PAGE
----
what are you reading?

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Kateness
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what are you reading?

Postby Kateness » Wed Jun 02, 2004 3:39 am

I'm about a quarter of the way through Zadie Smith's The Autograph Man, myself. I've never read any of her stuff before, but I do believe I like her writing style.

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Betty Felon
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Postby Betty Felon » Wed Jun 02, 2004 5:11 am

"Bringing Down the House: The Inside Story of Six M.I.T. Students Who Took Vegas for Millions" by Ben Mezrich. This book is word-crack. I haven't done any actual work in three days.

Also, "Moneyball" by Michael Lewis. This book is awesome.

Also, I just bought "Songbook" by Nick Hornby--- anyone read it? How about the new David Sedaris?

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grant
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Postby grant » Wed Jun 02, 2004 6:11 am

Gnosticism: New Light on the Ancient Tradition of Inner Knowing by Stephan Hoeller.

He's a Jungian, Hoeller, with a genuine love for the power of story. That said, it's not a novel, but a popularly accessible book about non-orthodox Christianity and early European mystical traditions.

You can read a brief essay by the man here. He's quite the gnostic himself, hoping to launch a theological revolution.

I once read a condensed, magazine article version of that Vegas book. Charming scheme those students hit upon. Are some of them still "in the game"?

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heathalouise
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Postby heathalouise » Wed Jun 02, 2004 6:30 am

I'm on a total nonfiction kick these days.

I just finished A Simple Twist of Fate: Bob Dylan and the Making of Blood on the Tracks, which wasn't nearly as interesting as it should have been. It was missing something -- oh yeah, I remember what it was -- interviews with Bob Dylan.

Now I'm reading Odd Girl Out: The Hidden Culture of Aggression in Girls. It's dredging up way too many bad memories of junior high, but it's incredibly fascinating.

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anthropomorphizing_kitty
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Postby anthropomorphizing_kitty » Wed Jun 02, 2004 6:38 am

I just went for a sailing trip which is my Summer opportunity to actually read, since I seldom have time. I read Tricky Business by Dave Barry (he's starting to sound a lot like Carl Hiassen(?), Man On Fire by Somebody (his name's a pseudonym so why remember?), Wild Sheep Chase by Haruki Murakami and Love and Hydrogen (again I forget the name and apologize). This has of course once again opened the floodgate of wanting to write which I try to hold onto but seems to invariably diminish if I don't have the opportunity to keep reading.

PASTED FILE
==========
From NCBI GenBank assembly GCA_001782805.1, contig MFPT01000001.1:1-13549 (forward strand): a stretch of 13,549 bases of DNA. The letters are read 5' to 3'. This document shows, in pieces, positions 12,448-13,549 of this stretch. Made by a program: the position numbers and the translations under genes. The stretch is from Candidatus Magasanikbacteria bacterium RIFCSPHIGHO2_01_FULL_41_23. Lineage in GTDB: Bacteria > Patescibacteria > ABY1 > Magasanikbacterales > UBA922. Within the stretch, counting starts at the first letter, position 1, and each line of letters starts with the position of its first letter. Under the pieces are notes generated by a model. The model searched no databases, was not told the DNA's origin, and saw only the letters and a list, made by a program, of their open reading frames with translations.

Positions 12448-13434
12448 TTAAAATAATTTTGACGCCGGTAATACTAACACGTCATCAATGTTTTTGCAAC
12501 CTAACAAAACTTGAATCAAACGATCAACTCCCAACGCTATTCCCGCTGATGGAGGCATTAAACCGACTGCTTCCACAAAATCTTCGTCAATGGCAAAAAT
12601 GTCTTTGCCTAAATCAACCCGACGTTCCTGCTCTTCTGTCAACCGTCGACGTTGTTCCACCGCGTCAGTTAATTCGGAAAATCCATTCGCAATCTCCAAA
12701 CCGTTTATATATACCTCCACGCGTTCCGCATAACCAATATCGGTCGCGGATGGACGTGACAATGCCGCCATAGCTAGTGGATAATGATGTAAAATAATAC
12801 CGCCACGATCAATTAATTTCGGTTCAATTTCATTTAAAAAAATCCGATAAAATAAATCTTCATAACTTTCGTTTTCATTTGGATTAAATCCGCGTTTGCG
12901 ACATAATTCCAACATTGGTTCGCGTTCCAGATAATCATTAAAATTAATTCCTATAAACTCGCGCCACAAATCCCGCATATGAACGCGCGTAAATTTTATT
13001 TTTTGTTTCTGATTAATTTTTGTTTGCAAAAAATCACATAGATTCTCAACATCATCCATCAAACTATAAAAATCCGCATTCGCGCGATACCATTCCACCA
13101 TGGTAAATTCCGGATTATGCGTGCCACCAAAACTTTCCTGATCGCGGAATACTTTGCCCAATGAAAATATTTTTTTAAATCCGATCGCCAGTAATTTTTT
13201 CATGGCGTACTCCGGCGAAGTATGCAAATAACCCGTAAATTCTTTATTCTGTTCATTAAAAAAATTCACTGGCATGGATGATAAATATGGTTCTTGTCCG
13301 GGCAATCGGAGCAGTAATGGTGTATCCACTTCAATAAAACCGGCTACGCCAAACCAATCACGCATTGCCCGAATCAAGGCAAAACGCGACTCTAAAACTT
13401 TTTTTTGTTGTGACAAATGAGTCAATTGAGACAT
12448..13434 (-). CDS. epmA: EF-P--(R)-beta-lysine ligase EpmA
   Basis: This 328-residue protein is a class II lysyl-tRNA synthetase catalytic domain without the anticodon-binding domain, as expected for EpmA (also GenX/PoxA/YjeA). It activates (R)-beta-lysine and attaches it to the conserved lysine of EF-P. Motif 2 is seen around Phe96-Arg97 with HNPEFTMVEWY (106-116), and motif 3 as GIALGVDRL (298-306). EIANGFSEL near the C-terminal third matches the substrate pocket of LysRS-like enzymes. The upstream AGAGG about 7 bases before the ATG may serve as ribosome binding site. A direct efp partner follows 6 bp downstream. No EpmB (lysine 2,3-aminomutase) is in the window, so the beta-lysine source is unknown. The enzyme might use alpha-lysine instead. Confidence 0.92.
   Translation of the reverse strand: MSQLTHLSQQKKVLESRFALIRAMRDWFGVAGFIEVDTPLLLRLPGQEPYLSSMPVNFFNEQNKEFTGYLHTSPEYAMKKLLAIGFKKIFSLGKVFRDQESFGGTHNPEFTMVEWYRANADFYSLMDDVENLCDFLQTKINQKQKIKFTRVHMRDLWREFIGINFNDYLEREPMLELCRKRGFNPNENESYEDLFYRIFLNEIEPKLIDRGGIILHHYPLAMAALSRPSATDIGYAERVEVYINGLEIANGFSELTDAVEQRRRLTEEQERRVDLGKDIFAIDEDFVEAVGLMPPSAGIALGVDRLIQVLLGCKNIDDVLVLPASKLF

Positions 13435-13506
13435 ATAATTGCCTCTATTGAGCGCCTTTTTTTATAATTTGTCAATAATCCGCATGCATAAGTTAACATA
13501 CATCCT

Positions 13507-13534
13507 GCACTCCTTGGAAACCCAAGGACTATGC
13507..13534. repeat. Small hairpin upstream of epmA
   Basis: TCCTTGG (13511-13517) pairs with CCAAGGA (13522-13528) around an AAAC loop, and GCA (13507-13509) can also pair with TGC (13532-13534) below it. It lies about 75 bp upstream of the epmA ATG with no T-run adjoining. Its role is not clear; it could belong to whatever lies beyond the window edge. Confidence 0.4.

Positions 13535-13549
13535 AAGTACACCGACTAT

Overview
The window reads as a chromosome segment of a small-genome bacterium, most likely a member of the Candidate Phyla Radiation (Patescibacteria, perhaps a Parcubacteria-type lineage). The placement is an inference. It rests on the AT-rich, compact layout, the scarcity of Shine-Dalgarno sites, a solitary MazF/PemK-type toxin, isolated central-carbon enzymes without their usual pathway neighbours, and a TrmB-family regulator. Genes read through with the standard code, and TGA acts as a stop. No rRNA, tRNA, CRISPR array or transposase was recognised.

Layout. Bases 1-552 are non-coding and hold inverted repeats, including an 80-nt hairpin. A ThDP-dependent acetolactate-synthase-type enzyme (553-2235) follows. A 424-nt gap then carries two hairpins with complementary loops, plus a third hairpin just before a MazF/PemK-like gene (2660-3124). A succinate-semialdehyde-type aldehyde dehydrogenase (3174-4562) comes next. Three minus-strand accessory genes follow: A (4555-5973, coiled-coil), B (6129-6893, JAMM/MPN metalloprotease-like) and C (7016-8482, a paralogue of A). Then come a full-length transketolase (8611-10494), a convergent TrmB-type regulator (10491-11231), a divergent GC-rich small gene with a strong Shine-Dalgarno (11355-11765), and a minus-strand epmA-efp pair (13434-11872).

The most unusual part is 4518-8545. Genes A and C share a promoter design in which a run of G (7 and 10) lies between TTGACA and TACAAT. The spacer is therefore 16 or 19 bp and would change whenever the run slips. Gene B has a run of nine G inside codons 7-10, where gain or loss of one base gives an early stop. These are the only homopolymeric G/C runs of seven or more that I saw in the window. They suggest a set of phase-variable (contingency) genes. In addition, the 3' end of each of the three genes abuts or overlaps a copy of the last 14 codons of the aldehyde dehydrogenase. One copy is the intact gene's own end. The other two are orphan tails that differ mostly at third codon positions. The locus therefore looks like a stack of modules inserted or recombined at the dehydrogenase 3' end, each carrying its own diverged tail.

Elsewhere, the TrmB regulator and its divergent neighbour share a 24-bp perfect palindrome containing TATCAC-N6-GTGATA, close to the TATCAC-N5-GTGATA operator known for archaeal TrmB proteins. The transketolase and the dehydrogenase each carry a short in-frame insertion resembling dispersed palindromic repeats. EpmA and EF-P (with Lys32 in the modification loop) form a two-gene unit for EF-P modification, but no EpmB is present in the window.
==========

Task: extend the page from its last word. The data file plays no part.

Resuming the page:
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Postby mildlyrestarted » Wed Jun 02, 2004 7:25 am

i'm reading the crimson petal and the white by michel faber. i'm very intrigued by the underbelly of the upper class. i've been listening to the decemberists a lot lately, which is perfectly soundtracking this book.


if you are ever having trouble picking out a book to read, go to http://www.bookbrowse.com. it's great.

hovering
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Postby hovering » Wed Jun 02, 2004 7:54 am

i have this bad habit of reading too many books at a time.
eventually, i'll get over it. but for now, i'm reading:

norwegian wood by haruki murakami
cunt: declaration of independence by inga muscio
wilderness tips by margaret atwood
slowness by milan kundera




p.s. colin meloy's book about the replacements let it be comes out on august 15th. i'm really, really interested in this. and you should be, too.

p.p.s. something tells me that you all should pre-order created in darkness by troubled americans : the best of mcsweeney's, humor category as well. august 10th, fools.

hovering
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Postby hovering » Wed Jun 02, 2004 7:55 am

Betty Felon wrote:
Also, I just bought "Songbook" by Nick Hornby--- anyone read it? How about the new David Sedaris?




i drool over the new david sedaris when i walk into borders. but i'm trying to save money right now. one of my friends told me it was brilliant, another told me it was just "okay" so i don't know.

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anthropomorphizing_kitty
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Postby anthropomorphizing_kitty » Wed Jun 02, 2004 8:16 am

Betty Felon wrote:Also, I just bought "Songbook" by Nick Hornby--- anyone read it? How about the new David Sedaris?


There's a new Nick Hornby? I was just in Barnes & Noble looking the other day. Bummer, I would have grabbed it had I seen it. I was introduced to Nick Hornby by a college creative writing instructor who also worked at B&N and at the end of the quarter he would lend everyone in the class a book by an author he thought we most resembled. My book was High Fidelity and I've been hooked (not to mention terribly flattered) ever since.

Also...Man On Fire was incredibly interesting. It actually had a lot of fascinating history about things like the French Legion which piqued my interest and I was wondering if anyone could recommend any good non-fiction they've read on that subject. Seems like that would be incredibly fun to read while listening to The Decemberists
I'm a Legionairre...!

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Postby LoveSickJerk » Wed Jun 02, 2004 8:45 am